I'm calling it; that's enough talk about Janet Yellen and the Federal Reserve's likely strategy to continue printing money until the economic renewal picks up steam.

America has spent trillions to save its housing, financial, and auto sectors, and in the process, it has likely crippled the future generations with its massive build-up of national debt.

Yet at the same time, across the Pacific Ocean, China has seen decades of economic growth that has driven the country to surpass Germany and Japan to become the second-largest economy in the world, trailing only the United States. But unlike good old America, the Chinese have also managed to build up reserves of over $3.5 trillion.

And while there are still many in the United States who dish on China, I'm not in that camp. Having traveled to China, I can tell you the growth there has been staggering and it is reflected in the building of massive super cities that make New York City look small.

The money and wealth creation in China from the rural areas to the urban centers has driven the domestic consumption, and I expect this trend to continue.

And while the focus here was on the Federal Reserve and its suspect quantitative easing strategy, the Communist Party in China was meeting to discuss the future of the country.

At the core of the massive reforms in China will be major changes to its current policies as the country gets set for what will likely be another 20 years of growth superior to the United States and other Western countries. China doesn't want its economic engine to stall.

First, the one child policy will be adjusted to allow couples in which one of the partners came from a one-child family to be allowed to have two children. This is a major change in Chinese policy, and it's one that I feel will help to drive the economy in the future. With the expected population growth, the demand for domestic consumption will accelerate and drive the Chinese economy in the future generations. The allowance of multiple births is also in response to the country's aging population and the understanding that maintaining a stable population will be critical to drive the massive economic engine in the future.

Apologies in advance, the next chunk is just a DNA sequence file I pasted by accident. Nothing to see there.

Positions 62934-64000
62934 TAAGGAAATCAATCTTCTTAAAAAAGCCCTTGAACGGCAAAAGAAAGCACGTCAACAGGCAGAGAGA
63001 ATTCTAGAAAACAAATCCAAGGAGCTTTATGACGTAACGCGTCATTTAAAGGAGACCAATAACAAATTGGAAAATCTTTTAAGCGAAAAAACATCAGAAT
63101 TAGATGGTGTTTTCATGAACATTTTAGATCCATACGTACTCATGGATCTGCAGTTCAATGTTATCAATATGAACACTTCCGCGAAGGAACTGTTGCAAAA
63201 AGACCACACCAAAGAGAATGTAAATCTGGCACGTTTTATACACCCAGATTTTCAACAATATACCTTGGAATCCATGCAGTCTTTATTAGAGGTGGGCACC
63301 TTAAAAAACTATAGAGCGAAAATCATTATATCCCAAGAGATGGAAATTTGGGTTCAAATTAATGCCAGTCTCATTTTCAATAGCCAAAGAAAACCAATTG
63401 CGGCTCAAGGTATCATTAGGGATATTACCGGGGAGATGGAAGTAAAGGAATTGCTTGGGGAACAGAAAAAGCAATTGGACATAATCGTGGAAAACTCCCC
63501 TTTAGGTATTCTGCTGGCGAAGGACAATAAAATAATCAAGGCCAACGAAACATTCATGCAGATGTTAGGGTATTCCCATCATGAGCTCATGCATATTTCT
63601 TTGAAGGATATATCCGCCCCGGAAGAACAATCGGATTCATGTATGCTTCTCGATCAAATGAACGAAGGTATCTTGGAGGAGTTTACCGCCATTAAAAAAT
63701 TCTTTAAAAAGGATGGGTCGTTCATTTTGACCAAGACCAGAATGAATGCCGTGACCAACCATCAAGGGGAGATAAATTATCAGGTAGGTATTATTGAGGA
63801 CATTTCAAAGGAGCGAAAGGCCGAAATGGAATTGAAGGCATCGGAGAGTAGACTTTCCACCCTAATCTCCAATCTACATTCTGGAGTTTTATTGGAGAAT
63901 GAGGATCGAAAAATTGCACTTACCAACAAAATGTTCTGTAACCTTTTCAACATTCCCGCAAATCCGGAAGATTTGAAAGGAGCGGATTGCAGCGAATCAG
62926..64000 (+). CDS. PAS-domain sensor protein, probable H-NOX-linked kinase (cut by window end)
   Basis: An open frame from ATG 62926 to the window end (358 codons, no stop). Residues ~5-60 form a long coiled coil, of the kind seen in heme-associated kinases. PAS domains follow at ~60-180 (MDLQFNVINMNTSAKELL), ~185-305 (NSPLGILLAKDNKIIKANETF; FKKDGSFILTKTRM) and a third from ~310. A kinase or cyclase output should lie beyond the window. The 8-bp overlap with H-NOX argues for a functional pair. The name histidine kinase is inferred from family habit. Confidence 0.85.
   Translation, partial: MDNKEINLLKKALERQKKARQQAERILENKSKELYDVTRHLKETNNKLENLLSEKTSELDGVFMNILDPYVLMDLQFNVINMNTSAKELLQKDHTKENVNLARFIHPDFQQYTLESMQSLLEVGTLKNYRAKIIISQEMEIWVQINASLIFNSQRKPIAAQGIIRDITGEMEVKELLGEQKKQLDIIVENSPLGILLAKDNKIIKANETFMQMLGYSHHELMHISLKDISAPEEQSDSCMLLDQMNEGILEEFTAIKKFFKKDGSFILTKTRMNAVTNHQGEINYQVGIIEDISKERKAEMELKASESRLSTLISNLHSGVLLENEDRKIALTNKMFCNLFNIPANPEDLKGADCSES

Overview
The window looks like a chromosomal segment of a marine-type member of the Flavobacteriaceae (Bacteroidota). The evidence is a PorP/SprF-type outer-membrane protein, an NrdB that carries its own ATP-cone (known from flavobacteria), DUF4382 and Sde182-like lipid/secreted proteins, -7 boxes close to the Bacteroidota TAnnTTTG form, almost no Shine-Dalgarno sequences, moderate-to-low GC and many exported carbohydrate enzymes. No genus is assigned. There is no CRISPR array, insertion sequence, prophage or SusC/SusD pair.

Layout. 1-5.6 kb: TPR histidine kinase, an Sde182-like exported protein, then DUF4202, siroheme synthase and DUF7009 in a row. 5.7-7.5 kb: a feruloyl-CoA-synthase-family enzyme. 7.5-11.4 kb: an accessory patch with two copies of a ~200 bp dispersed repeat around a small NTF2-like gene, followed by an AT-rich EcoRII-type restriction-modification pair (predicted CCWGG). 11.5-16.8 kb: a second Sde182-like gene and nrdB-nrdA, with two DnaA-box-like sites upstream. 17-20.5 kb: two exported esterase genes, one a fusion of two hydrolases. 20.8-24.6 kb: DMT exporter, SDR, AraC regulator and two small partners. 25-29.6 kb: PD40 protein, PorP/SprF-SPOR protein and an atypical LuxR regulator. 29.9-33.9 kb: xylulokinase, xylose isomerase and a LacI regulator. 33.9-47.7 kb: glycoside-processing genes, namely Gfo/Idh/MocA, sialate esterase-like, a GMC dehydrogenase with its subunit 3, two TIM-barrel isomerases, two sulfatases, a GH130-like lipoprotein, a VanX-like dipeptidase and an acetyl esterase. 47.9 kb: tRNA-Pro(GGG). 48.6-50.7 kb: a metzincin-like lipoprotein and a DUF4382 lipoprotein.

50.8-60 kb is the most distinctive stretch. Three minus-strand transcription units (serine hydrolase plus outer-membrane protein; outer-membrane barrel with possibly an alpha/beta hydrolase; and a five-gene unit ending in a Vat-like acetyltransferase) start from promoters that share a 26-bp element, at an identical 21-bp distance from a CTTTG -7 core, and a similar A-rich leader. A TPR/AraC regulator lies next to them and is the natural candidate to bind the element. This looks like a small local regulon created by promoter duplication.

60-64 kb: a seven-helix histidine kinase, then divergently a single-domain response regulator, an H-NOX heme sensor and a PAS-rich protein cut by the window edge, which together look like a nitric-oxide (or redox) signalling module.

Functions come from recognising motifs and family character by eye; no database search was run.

The expectations that China will become the top economy in the world within 20 years will be realized, like it or not.

Panda by Aaron Logan

Panda by Aaron Logan

Moreover, the most significant reform in the country's history will be the opening up of competition to the current state-owned companies to domestic private competitors along foreign investment. The reforms are said to cover a wide range of industries and include the massive e-commerce segment, where there's incredible potential.

The economic reforms are significant, as they may allow more foreign and U.S. companies to enter into the Chinese market—albeit, likely regulated by strict Chinese rules for engagement. The Chinese social media space, for instance, will be a big attraction. Major Internet services companies like Google Inc. (NASDAQ/GOOG) and Facebook, Inc. (NASDAQ/FB) need to be in China and with the new reforms, perhaps the possibility is more realistic.

The bottom line is: with the reforms, you really need to shift some capital to China. This could be done via the multitude of Chinese stocks or exchange-traded funds (ETFs) listed in the U.S., such as the iShares China Large-Cap (NYSEArca/FXI). You can also buy into companies that may be more likely to break into the Chinese market. Apple Inc. (NASDAQ/AAPL) is another big winner if it can expand into China through a major deal with China Mobile Limited (NYSE/CHL).

This article Why China's Reforms Could Mean Big Business for U.S. Investors was originally published at Investment Contrarians

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